Working to destroy chemical weapons

Working to destroy chemical weapons

PUEBLO, Colo. - Nearly 400 more people are needed to destroy chemical weapons at the U.S. Army Pueblo Chemical Depot.

The depot has been storing stockpiles of mustard agent since 1942. Now, the depot is hiring people to help destroy them.

Beginning in 2015, weapons carrying mustard agent will be brought by conveyor belt into the depot's explosive containment room. There, the weapons will be dismantled by machines.

"One of the reasons that we don't allow personnel in this room while we're processing is due to the nature of the explosives that are in the weapon," said Kim Jackson, operations manager.

It will take about four years to completely destroy all the mustard agent inside the munitions. But before that can begin, employees will have to go through six to nine months of training.

Jackson said, "The big concern with mustard agent is a dermal hazard so if they get it on their skin, they could end up with a mustard blister which we would have to treat."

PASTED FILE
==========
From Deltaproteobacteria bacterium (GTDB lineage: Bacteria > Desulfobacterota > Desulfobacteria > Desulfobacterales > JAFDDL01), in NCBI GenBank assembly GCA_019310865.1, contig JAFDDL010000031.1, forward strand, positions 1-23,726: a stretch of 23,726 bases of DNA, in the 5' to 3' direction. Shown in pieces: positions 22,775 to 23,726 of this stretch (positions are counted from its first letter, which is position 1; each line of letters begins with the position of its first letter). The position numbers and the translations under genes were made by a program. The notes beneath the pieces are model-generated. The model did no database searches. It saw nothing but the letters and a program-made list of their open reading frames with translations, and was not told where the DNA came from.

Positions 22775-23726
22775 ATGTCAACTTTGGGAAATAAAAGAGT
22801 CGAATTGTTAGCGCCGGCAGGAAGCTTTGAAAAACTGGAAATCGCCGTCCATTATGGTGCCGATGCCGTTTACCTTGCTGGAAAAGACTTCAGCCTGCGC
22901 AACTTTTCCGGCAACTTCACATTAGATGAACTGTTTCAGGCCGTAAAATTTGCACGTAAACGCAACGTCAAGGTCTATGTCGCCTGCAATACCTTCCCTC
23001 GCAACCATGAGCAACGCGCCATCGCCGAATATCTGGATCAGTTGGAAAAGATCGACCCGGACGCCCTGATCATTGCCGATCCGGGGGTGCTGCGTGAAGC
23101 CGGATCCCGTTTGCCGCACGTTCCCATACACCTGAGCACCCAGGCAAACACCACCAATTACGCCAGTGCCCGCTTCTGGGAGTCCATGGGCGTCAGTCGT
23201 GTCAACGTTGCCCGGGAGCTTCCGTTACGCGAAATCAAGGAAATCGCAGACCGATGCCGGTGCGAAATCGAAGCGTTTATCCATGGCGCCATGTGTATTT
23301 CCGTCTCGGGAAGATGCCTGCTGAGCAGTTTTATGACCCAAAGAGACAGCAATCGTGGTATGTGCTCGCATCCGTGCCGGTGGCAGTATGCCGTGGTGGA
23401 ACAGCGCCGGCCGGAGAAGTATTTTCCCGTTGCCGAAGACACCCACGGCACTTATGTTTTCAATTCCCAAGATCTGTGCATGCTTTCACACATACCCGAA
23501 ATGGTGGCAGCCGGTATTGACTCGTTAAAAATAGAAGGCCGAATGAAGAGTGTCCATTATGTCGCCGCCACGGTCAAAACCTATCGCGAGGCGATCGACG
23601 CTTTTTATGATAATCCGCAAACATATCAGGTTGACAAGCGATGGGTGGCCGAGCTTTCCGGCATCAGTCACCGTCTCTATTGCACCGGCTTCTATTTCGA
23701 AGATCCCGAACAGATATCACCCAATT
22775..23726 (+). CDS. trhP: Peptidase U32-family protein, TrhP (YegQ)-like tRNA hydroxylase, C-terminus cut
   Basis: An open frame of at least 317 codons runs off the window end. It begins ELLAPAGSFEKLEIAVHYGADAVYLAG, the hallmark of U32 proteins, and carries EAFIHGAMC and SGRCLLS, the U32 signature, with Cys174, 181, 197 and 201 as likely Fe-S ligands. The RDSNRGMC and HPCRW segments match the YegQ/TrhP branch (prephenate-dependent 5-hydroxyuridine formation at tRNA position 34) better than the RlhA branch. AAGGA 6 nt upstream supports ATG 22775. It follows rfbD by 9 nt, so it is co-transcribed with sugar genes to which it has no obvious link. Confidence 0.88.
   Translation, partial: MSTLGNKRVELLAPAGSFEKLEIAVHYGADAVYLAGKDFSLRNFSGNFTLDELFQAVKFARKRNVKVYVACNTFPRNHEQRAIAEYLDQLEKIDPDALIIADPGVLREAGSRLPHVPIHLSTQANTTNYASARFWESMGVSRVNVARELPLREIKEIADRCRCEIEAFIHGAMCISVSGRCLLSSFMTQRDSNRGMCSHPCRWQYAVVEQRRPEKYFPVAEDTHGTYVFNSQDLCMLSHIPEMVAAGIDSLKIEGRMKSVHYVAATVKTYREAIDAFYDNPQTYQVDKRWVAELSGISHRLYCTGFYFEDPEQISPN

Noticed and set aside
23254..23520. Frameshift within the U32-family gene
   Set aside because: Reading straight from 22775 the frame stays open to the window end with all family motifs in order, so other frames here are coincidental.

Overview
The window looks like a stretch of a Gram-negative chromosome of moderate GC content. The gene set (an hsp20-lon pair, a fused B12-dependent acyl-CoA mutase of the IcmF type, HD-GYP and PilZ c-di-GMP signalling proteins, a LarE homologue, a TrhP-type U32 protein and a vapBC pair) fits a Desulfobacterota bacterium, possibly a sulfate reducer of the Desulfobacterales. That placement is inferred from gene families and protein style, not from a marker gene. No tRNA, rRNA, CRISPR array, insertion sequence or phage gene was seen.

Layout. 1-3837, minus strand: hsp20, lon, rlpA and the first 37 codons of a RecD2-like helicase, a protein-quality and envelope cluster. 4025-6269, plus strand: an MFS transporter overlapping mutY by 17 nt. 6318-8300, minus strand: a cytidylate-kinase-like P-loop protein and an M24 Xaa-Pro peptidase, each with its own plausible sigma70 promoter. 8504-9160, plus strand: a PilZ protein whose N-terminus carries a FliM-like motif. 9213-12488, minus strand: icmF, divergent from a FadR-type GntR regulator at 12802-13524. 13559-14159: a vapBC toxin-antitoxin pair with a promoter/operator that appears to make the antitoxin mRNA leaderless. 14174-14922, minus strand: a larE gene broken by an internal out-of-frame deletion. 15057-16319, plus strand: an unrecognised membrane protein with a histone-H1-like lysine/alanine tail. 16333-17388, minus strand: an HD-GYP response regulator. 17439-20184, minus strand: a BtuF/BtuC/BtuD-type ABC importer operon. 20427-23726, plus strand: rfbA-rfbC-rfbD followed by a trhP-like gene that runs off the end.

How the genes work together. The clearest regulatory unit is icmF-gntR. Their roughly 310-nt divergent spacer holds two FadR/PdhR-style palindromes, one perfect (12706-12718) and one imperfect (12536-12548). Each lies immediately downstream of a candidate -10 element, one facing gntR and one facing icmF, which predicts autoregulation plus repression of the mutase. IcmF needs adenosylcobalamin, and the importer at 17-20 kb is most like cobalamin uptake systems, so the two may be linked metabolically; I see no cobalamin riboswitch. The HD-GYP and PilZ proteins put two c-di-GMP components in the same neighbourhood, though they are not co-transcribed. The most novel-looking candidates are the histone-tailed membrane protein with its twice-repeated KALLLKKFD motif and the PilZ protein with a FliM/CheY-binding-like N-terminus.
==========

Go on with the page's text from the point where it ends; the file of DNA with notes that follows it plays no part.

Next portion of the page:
Jackson says long-term exposure could cause damage to the eyes and other organs. She says that's why employees operating the munitions will be doing so from the control room.

"The control room will be the central point of all operations," said Bryan Greasor, area supervisor.

Greasor says he's looking for more control-room operators to eventually run the machines. Engineers and waste management experts are also needed, as new equipment continues to be brought in and tested.

"We're just in the phase where we are doing the loop checks, so what we're actually just doing is making sure that the equipment in the field does read back to the control room as we expect it to," Greasor said.

Even though the plant is not ready to operate, training for new hires has already started. For information on how to apply for a job at the depot, visit:     

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